OCS earns cash for test scores

Published 12:02 am Wednesday, September 14, 2011

OES students Callie Caldwell and Nora Rose Hollinghead read a book. | File photo

Two schools in Covington County are being recognized with cash awards for good test scores.

Opp Elementary and Opp Middle schools will each receive a $1,005 award for making significant strides in improving their test scores as part of the annual yearly progress (AYP).

The awards, which are encouraged under the federal No Child Left Behind Act, go to schools where students, particularly minorities, exceed state averages in test scores and where a vast majority of students come from families that are poor.

While the $2,000 isn’t a significant amount, school officials said it’s about the honor of receiving it.

“We know it isn’t a lot (of money), but it’s better than nothing,” said Emily Edgar, assistant superintendent with the Opp City School System. “The award shows our schools and teachers are doing a lot of work in those areas.”

Aaron Hightower, OMS principal, said his school was rewarded for reducing the achievement gap between minority and non-minority students by at least 15 percent.

“What it all boils down to is teachers being willing to (utilize) strategic learning and to try and do things different with their instruction to increase student engagement, which will in turn, increase student achievement,” Hightower said. “The tutors, too, that are helping these kids as well during the day to get those skills they need to be successful in the real world.”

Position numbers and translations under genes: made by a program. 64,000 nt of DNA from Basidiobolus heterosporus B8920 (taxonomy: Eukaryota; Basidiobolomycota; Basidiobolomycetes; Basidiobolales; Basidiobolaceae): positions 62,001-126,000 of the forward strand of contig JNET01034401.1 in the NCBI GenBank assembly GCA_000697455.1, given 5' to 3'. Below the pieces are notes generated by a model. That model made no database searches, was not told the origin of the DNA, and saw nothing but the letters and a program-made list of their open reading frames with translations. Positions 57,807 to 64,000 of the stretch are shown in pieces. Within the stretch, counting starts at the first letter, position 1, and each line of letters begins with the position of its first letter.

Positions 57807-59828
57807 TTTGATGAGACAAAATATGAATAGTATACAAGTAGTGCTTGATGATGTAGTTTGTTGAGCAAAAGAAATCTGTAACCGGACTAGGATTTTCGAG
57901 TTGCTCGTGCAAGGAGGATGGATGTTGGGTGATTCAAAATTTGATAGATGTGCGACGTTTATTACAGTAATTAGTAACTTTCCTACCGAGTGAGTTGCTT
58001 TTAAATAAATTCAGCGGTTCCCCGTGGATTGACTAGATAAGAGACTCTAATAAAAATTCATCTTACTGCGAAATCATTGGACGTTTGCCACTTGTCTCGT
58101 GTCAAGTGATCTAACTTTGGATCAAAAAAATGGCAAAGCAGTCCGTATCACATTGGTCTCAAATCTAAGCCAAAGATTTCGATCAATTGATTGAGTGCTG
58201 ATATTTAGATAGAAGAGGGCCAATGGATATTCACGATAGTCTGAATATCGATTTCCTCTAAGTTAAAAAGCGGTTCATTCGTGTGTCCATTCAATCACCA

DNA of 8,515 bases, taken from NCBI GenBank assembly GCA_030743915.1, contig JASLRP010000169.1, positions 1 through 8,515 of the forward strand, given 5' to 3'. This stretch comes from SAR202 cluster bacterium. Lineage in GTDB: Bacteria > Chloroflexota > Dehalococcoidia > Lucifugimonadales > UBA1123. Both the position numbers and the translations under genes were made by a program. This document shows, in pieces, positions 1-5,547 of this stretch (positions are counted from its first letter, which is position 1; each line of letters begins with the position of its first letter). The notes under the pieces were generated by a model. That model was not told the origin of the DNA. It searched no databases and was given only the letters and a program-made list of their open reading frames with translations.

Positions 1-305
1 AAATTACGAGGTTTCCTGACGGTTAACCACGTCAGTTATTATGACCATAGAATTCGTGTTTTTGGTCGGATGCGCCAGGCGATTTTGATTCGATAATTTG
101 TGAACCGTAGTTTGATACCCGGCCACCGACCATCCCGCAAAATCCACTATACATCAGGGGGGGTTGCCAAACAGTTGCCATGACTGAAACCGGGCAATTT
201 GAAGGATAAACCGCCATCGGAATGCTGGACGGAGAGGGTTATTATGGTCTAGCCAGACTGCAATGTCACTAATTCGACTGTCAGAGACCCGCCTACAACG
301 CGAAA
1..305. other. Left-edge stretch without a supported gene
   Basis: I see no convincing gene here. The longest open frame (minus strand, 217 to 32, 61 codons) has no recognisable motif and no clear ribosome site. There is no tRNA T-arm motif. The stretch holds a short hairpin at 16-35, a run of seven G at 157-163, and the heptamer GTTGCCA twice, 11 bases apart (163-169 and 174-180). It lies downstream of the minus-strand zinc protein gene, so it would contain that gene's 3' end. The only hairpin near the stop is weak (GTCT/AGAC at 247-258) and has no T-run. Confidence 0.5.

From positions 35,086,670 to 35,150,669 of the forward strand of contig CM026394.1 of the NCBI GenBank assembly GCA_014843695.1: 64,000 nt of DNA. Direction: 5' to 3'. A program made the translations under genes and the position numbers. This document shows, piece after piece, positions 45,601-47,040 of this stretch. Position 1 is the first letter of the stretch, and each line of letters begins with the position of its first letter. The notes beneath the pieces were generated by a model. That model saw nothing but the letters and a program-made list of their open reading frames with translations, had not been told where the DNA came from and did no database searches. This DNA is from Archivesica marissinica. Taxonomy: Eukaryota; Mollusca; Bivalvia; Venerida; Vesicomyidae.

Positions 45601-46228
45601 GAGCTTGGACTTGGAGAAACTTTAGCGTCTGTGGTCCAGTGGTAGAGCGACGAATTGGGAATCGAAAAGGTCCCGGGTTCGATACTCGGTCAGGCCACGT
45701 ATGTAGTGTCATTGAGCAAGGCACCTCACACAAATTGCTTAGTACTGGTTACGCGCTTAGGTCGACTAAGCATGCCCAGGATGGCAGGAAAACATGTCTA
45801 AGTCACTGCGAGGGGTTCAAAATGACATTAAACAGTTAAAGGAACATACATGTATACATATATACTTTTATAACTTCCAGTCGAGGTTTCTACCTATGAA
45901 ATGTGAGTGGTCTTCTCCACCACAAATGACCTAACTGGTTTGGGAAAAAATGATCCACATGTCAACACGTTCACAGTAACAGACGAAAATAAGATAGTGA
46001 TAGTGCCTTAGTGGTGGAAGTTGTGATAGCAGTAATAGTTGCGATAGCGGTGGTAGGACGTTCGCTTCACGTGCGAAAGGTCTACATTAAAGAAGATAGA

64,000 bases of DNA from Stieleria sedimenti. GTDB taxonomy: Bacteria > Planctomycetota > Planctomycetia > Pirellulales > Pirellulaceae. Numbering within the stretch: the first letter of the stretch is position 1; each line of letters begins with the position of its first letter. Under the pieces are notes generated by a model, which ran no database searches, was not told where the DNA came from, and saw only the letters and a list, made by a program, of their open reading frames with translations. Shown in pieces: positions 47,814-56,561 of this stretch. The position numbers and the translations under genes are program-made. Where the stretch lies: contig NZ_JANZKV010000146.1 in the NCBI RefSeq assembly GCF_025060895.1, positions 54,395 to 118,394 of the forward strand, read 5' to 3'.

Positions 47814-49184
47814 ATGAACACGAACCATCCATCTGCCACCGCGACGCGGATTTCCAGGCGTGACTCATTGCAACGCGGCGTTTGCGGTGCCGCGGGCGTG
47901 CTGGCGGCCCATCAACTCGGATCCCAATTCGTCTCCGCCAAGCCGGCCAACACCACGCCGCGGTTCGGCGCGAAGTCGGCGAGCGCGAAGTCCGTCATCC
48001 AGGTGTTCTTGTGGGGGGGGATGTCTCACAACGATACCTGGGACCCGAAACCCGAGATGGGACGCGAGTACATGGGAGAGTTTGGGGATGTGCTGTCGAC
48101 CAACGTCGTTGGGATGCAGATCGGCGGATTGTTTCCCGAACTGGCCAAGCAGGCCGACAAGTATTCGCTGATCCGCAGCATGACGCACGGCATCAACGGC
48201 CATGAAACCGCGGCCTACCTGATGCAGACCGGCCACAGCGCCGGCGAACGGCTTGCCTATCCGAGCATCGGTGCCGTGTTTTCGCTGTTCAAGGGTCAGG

Hightower said he was excited to see his students “live up to those expectations.”

“I’m a true believer that if you can put expectation before kids, and give them resources to achieve those expectations, they will do it,” he said. “We have to continue to get better academically and continue to work hard, but I believe our teachers have done a great job of using resources we have to pinpoint areas of concern and help with student achievement.”

Brett Kinsaul, OES principal, said he was pleased with his school’s achievement.

“It shows how hard our students and staff have worked,” he said. “I can’t say how proud we are enough.”